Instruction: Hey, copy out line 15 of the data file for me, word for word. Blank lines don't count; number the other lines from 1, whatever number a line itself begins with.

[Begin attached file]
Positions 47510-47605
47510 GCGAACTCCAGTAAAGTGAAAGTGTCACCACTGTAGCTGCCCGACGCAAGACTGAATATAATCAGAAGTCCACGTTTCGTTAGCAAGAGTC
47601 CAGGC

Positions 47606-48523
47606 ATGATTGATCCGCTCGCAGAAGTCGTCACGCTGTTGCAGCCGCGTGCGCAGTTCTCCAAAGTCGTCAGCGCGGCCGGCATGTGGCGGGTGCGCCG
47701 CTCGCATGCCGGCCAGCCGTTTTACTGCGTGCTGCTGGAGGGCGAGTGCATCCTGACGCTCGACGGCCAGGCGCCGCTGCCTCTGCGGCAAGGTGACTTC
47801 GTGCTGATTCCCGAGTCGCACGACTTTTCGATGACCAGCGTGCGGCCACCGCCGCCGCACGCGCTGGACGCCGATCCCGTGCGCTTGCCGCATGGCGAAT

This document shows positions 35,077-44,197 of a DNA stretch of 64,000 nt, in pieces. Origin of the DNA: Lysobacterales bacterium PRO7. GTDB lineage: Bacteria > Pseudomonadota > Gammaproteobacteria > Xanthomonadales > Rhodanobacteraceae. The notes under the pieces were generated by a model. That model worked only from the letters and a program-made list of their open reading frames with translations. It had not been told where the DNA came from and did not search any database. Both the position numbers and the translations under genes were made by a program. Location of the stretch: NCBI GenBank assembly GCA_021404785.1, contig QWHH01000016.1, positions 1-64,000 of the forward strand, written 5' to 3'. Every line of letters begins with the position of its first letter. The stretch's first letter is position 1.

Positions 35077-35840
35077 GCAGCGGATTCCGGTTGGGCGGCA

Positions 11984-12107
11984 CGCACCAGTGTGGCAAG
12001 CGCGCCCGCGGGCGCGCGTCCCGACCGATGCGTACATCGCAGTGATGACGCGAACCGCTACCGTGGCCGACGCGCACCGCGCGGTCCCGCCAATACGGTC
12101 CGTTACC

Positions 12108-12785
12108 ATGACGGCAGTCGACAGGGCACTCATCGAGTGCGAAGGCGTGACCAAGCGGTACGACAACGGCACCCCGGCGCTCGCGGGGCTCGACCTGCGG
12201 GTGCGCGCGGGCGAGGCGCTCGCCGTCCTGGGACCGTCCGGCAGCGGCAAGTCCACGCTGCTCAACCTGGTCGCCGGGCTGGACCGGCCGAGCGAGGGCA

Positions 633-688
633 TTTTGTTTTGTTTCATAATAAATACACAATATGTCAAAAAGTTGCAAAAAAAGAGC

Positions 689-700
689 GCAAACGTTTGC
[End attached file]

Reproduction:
Positions 12108-12785